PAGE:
A private contractor collecting Baltimore City ambulance fees has been mistakenly billing Baltimore County residents for city ambulances dispatched into the county, and city fire officials say county residents may seek refunds for the $250 bills.
Rural Metro Corp. of Baltimore, hired to recoup uncollected city ambulance fees, has been billing county residents with city residents since September, said Klark Staffan, regional president of Rural Metro.
But Baltimore City fire officials acknowledged yesterday that the billing of county residents violates the terms of a 1989 Mutual Aid Agreement, which specifies that Baltimore-area jurisdictions not charge each other for police and fire services.
"The bills to county residents were being sent inadvertently and should never have been sent out," said Battalion Chief Hector L. Torres, a city Fire Department spokesman.
He said that the practice was stopped as of yesterday.
Torres said the problem arose because ZIP codes overlap for city and county residents in many areas.
City ambulances often respond to county calls when the nearest county ambulances are on another call, and county ambulances provide the same service when city ambulances are tied up, he said.
The city has been billing city residents for ambulance service since 1989, said Stephan G. Fugate, president of the Baltimore Fire Officers Association. The county provides free ambulance service in the county.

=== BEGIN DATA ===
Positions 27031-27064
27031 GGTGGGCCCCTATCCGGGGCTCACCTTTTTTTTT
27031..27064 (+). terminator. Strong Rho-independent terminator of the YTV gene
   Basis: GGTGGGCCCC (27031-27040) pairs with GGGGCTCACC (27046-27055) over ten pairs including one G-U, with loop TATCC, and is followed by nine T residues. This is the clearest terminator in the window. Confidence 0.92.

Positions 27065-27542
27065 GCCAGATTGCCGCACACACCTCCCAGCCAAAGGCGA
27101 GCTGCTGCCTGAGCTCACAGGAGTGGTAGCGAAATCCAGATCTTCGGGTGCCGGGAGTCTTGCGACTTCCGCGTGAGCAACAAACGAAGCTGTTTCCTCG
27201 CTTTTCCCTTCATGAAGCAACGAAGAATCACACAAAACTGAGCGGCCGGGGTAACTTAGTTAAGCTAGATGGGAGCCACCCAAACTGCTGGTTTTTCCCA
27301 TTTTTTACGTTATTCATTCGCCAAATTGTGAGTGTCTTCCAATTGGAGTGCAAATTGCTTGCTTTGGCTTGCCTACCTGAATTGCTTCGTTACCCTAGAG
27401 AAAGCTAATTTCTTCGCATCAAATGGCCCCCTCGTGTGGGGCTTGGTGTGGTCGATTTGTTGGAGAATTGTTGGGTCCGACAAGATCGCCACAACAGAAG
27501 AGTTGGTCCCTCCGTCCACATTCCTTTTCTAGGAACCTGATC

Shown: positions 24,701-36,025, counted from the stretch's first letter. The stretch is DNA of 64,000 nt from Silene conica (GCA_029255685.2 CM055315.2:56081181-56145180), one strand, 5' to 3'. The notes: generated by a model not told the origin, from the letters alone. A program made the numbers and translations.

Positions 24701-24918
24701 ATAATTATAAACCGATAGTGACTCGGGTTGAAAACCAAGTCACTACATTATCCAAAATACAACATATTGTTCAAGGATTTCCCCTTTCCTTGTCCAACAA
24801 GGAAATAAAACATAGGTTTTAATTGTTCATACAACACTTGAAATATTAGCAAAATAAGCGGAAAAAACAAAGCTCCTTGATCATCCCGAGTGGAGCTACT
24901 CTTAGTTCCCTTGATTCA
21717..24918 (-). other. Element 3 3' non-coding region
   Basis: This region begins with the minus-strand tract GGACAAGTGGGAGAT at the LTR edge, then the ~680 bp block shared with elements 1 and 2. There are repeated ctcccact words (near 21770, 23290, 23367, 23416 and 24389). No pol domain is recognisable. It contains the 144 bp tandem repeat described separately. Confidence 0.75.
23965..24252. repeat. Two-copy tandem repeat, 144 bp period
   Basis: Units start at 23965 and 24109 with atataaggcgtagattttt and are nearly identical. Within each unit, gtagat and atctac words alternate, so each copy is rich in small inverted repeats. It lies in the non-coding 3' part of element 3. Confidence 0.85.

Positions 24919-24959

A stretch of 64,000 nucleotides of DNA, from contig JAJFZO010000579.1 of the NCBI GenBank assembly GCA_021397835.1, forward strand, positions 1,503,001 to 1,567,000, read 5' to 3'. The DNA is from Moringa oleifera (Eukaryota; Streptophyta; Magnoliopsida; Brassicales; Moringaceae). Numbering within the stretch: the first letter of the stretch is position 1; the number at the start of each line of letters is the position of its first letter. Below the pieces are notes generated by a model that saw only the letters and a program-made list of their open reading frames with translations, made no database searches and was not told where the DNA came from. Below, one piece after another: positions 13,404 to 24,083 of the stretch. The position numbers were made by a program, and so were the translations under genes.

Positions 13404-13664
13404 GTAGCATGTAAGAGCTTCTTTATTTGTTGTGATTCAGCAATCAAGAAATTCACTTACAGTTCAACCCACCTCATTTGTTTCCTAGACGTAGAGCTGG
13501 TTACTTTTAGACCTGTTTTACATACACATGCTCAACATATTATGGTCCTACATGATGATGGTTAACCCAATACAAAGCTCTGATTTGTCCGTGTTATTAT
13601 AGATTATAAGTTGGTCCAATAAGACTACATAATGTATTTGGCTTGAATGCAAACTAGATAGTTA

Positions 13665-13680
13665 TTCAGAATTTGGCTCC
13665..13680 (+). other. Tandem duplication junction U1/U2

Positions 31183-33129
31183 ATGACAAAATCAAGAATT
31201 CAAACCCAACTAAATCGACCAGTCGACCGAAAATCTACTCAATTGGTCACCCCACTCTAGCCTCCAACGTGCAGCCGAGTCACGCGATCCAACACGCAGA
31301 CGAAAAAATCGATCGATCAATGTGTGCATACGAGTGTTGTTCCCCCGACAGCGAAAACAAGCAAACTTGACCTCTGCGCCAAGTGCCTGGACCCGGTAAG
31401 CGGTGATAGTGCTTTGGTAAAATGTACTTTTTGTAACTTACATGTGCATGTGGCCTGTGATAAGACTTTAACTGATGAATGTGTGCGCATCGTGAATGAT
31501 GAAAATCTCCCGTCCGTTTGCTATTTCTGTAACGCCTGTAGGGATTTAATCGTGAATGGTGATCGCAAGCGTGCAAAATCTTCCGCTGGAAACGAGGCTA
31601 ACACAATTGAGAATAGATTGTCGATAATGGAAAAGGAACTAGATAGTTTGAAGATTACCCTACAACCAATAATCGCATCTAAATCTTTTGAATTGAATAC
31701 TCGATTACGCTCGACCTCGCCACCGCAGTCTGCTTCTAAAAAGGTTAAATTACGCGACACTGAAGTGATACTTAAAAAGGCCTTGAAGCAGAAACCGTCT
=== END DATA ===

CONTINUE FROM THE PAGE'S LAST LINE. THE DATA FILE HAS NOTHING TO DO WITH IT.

"When a city [ambulance] unit responds and goes into the county, they're essentially acting as a county unit," Torres said.
Torres said that county residents seeking refunds should contact the city Fire Department's fiscal services office in the 400 block of N. Calvert St.
Torres could not say how many county residents were mistakenly billed, but estimated that it is "less than 1 percent" of the 160,000 ambulance calls that the city handles each year.
The issue of billing surfaced this week when Baltimore County Executive C. A. Dutch Ruppersberger wrote a letter to the Carroll County commissioners promising to block a move by Carroll County's volunteer ambulance companies to begin charging Baltimore County residents for Carroll ambulance service.
Ruppersberger said the billing abrogates the terms of the Mutual Aid Agreement signed by all six jurisdictions in the Baltimore area in 1989 and means the ambulance companies could lose the immunity from lawsuits that is provided by state Good Samaritan laws.
Ruppersberger has pledged to fight the billing with legislation in Annapolis.
Carroll County Attorney Laurell Taylor disagrees with Ruppersberger's interpretation of the 1989 agreement between Carroll's volunteer fire companies and Baltimore, Harford, Anne Arundel and Howard counties and Baltimore City.
Carroll Commissioner Donald I. Dell opposes Baltimore County's attempts to block the volunteer fire companies from billing recipients of emergency medical service.
Dell said yesterday: "The Volunteer Firemen's Association in Carroll, which finds it necessary to bill for emergency medical services, is separate from the government. I support their efforts 100 percent."
Bob Alexander, president of the Carroll County Volunteer Fireman's Association, said that the county's 13 volunteer ambulance began billing because of increasing costs and that they will continue to send bills averaging about $300 each to Carroll and Baltimore County residents.
"We didn't want to go to this, but after all these years, push comes to shove sometimes," Alexander said.
Pub Date: 2/04/99